Process Cost Systems
Average Cost Procedure: 
  • Under the average cost procedure, the number of equivalent units for each cost element equals the number of units transferred out plus the number of equivalent units of that cost element in the ending inventory.
  • The number of units in beginning inventory and the degree of completion of the beginning inventory are not considered under the average cost method.
Process Costing: 
  • A process cost system is appropriate when the products produced are homogeneous. The important point is that costs are not traced to each job or batch; rather, costs are accumulated by process or department and later allocated to all units of the product worked on during the period.
  • Costing a product being processed through several processes presents no real problem. Total costs of production are assigned to units produced and these costs attach to the product through the whole cycle. Thus, if there are five processes for each product, each unit would be assigned a portion of the cost accumulated in each department.
Equivalent Units: 
  • A manufacturing company rarely encounters a situation where there were no beginning work in process inventories and all units started were completed during a given period.
  • Thus, the calculation of cost per unit in the process costing situation is necessary.
  • To calculate the cost per unit, all units worked on during a period must first be expressed in terms of equivalent units, that is, as if each unit worked on was started and completed in the current period.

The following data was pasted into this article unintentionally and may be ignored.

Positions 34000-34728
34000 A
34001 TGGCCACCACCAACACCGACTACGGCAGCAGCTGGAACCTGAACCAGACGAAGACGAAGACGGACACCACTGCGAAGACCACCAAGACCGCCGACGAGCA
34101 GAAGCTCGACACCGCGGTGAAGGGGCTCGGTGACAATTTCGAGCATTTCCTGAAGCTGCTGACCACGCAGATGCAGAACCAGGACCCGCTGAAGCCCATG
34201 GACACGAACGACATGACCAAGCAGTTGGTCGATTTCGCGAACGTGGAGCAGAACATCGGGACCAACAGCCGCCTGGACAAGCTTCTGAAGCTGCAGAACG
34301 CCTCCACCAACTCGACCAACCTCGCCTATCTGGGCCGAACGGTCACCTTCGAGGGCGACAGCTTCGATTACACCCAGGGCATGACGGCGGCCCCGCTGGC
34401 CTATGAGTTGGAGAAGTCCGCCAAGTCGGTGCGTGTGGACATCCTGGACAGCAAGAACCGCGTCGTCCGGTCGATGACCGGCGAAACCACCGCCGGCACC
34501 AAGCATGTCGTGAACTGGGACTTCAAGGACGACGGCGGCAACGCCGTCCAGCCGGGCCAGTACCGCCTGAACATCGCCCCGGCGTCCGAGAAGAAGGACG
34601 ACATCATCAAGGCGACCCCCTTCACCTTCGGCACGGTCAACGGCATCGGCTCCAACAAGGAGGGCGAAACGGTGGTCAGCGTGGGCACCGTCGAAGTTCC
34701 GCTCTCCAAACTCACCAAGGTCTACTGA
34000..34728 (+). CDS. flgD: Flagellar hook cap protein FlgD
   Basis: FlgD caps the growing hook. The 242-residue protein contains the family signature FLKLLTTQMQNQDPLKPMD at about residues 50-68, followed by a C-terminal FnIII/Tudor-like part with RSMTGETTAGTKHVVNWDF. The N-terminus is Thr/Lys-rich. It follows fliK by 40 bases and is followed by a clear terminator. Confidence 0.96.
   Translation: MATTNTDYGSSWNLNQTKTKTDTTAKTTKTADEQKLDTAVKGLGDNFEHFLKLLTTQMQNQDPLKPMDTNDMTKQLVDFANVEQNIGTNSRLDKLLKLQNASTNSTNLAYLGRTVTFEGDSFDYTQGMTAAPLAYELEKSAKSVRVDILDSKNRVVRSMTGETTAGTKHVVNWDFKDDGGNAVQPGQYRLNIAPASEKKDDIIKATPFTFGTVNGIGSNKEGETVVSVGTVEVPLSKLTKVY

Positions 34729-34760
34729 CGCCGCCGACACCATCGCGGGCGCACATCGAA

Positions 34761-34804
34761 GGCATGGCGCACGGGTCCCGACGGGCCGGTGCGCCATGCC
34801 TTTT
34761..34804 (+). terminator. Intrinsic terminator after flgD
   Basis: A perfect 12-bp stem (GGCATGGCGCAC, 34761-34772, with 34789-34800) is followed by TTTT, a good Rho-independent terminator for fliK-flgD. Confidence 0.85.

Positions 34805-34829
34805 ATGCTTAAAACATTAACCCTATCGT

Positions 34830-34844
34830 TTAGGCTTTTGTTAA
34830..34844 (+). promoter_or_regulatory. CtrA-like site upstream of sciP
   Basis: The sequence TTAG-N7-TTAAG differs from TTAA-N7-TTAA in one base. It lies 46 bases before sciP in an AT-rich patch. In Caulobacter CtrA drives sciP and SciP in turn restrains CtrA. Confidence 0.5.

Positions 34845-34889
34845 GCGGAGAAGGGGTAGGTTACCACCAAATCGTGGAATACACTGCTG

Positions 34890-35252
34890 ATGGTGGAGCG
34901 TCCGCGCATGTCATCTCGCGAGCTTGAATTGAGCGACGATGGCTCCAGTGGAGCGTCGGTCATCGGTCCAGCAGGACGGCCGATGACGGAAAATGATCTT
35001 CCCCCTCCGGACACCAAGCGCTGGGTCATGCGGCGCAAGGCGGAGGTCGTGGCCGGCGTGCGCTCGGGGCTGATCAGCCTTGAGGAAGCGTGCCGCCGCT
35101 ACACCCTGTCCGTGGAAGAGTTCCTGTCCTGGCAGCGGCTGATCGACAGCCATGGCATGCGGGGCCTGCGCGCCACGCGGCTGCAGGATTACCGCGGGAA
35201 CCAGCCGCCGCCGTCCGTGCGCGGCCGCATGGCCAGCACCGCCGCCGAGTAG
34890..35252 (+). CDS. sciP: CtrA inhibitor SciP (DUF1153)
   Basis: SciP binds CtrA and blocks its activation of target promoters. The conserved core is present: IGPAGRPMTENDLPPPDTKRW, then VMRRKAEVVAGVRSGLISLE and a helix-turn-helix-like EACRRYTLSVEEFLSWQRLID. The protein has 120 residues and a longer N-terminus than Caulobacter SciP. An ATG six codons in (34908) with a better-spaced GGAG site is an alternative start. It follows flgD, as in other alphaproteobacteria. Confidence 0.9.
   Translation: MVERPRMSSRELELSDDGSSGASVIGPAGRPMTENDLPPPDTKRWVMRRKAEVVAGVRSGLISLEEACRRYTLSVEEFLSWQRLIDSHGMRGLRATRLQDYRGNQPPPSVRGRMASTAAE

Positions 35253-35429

• The number of equivalent units for materials may be different than the number of equivalent units for conversion costs (labor and overhead) since not all production costs are incurred simultaneously.
  • Once production is expressed in equivalent units, cost per equivalent unit for transferred-in, materials, and conversion is simply the total cost of production (for the current period and in beginning inventory) divided by the number of equivalent units for each of these cost elements.
  • The total costs accumulated in a production department during a given period (including amounts in beginning inventory) and the computation of equivalent units is summarized on the production cost report. This report is the key document in a process cost system.
The Production Cost Report: 
  • This report shows units and costs charged to a department and how these units and costs were accounted for.
  • The key figure in this report is the average unit cost of processing in a center because it provides a degree of control over operations.
  • Steps in preparing this report include:
    1. trace actual units into and out of department and convert into equivalent units
    2. determine the total costs for materials and for conversion;
    3. <>
    4. compute unit costs for materials and for conversion; and
    5. distribute the total costs between units completed and transferred out and ending inventory.
  • Unit costs can be computed on an average, FIFO, or LIFO basis.
    • Under the average cost method, unit costs are computed by dividing costs charged to the department, including beginning inventory, by equivalent units, which are equal to units transferred out plus equivalent units in ending inventory.
  • Spoilage is the loss of goods during production which may be normal or abnormal.
  • The common costs of a joint process are allocated to joint products commonly on the basis of physical volume or relative sales value.

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this page is maintained by Reed Fisher
last updated January 15, 2011